Principles • Student run, organized and initiated • For the benefit of students • Inclusive • Respectful of other points of view • Not party political • Not for profit • Undertaking investigative representation and advocacy
Aims To strengthen SRCs • By improving the operation of student representative bodies within secondary schools in Victoria. • By supporting networks between schools at a local, state and national level. • By increasing the profile of student representative bodies. To be a representative body for Victorian secondary school students • By providing a network linking students and student representative bodies across Victoria. • By providing a recognised and student based structure to speak on behalf of secondary students.
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To facilitate and coordinate action by secondary students at all levels • By supporting projects, initiatives, and any related activities that secondary students could participate in, and which would be more effective on a larger scale. • By coordinating appropriate activities at a state wide level. To be democratic & participatory • By encouraging students to understand, practise and experience democracy, by being included in decision making at all levels.
Appendix 2: Schools Represented Balwyn High School
Appendix 3: VicSRC Recognition Awards 2013
Bendigo Senior Secondary College
Connect Award for Integration
Bentleigh Secondary College
Bendigo Senior Secondary College (Winner)
Blackburn High School Brauer College Braybrook College Bundoora Secondary College
Beaufort Secondary College (Runner Up) VISTA Award for SRC Teacher
Caroline Chisholm Catholic College
Frankston High School (Winner)
Lowther Hall Anglican Grammar School (Runner Up)
Fairhills High School Firbank Grammar School Frankston High School Highview Community College John Fawkner College
Second Strike Award for Enterprise Ruyton Girls’ School (Winner) Montmorency Secondary College (Runner Up)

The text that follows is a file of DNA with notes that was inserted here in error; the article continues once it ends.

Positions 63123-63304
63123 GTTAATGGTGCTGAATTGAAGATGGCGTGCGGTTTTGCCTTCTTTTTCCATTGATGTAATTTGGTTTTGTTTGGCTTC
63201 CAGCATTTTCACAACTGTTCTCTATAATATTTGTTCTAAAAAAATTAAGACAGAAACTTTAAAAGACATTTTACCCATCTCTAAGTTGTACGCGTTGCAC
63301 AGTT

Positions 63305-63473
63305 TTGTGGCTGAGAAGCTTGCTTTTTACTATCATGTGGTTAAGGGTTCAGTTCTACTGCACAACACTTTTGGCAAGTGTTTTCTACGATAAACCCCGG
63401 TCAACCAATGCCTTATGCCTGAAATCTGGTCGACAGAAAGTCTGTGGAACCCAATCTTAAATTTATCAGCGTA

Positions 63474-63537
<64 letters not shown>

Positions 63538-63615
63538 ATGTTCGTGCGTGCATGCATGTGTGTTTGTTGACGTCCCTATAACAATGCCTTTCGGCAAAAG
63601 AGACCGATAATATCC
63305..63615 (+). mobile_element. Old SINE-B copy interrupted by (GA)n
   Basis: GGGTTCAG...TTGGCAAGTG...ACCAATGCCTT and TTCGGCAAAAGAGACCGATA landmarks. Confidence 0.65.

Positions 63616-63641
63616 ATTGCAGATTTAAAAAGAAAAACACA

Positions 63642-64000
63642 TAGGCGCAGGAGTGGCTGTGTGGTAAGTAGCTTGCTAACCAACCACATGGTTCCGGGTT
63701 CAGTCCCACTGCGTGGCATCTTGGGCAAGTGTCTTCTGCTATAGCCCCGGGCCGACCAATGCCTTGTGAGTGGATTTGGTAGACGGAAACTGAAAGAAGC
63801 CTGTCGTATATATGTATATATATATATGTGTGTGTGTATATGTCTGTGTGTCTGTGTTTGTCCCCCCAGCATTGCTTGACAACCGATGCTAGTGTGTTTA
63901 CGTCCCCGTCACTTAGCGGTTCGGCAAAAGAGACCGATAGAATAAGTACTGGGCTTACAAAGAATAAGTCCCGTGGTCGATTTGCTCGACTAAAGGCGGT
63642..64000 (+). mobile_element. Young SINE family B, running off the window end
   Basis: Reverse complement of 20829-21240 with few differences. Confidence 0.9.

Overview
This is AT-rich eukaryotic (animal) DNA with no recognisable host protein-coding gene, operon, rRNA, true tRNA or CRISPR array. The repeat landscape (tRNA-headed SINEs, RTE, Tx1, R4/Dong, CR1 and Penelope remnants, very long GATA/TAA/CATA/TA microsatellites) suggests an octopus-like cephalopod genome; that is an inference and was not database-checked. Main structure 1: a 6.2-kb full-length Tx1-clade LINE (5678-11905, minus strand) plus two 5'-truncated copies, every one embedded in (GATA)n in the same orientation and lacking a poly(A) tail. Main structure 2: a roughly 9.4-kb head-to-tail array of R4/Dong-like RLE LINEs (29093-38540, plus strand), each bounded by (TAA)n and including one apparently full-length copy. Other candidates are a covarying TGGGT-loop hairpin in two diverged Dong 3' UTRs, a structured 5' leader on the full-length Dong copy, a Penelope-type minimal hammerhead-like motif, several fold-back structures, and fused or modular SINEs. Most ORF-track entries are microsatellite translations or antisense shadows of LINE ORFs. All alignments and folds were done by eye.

Koonung Secondary College Lalor Secondary College MacRobertson Girls’ High School Maffra Secondary College McClelland College
VASSP Award for Informed Representation Lowther Hall Anglican Grammar School (Winner) Beaufort Secondary College (Runner Up)
McKinnon Secondary College Melbourne Girls’ College Mentone Girls’ Grammar School Minaret College Mooroolbark College Mt Eliza Secondary College Narre Warren South P12 College Padua College Princes Hill Secondary Rochester Secondary College Taylors Senior College Templestowe College Toorak College Yarram Secondary College
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Student Executive 2013-14 Appendix 4 The following Students were elected onto the VicSRC Executive 2013 – 2014.
Emily Smith Aristotle Otis Tevhid Ajkic Sarah Bibby Kristen Sellings Bridin Walker Margaret Tran Sammy Chapman Arushi Tejpal Jordyn Kruger Ron Garcia Qais Sadat Sophie Williams Bryan Tapping Shannen Henrickson
Frankston High School McKinnon Secondary College Minaret Secondary College Bendigo Senior Secondary College Yarram Secondary College Frankston High School Mac Robertson Girls’ High School Casey Grammar School Melbourne Girls’ College Mooroolbark College Lalor Secondary College Minaret Secondary College Williams Highview College Templestowe College Beaufort Secondary College
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From left to right: Front row: Sarah Biddy, Jordyn Kruger, Arushi Tejpal, Sophie Williams, Bryan Tapping Middle row: Ron Garcia, Margaret Tran, Emily Smith, Kristen Sellings, Samantha Chapman Back row: Bridin Walker, Tevhid Ajkic, Qais Sadat, Aristotle Otis Absent: Shannen Henrickson
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Level 2, 180 Flinders St, Melbourne 3000 Ph: 03 9267 3744 Email: email@example.com www.vicsrc.org.au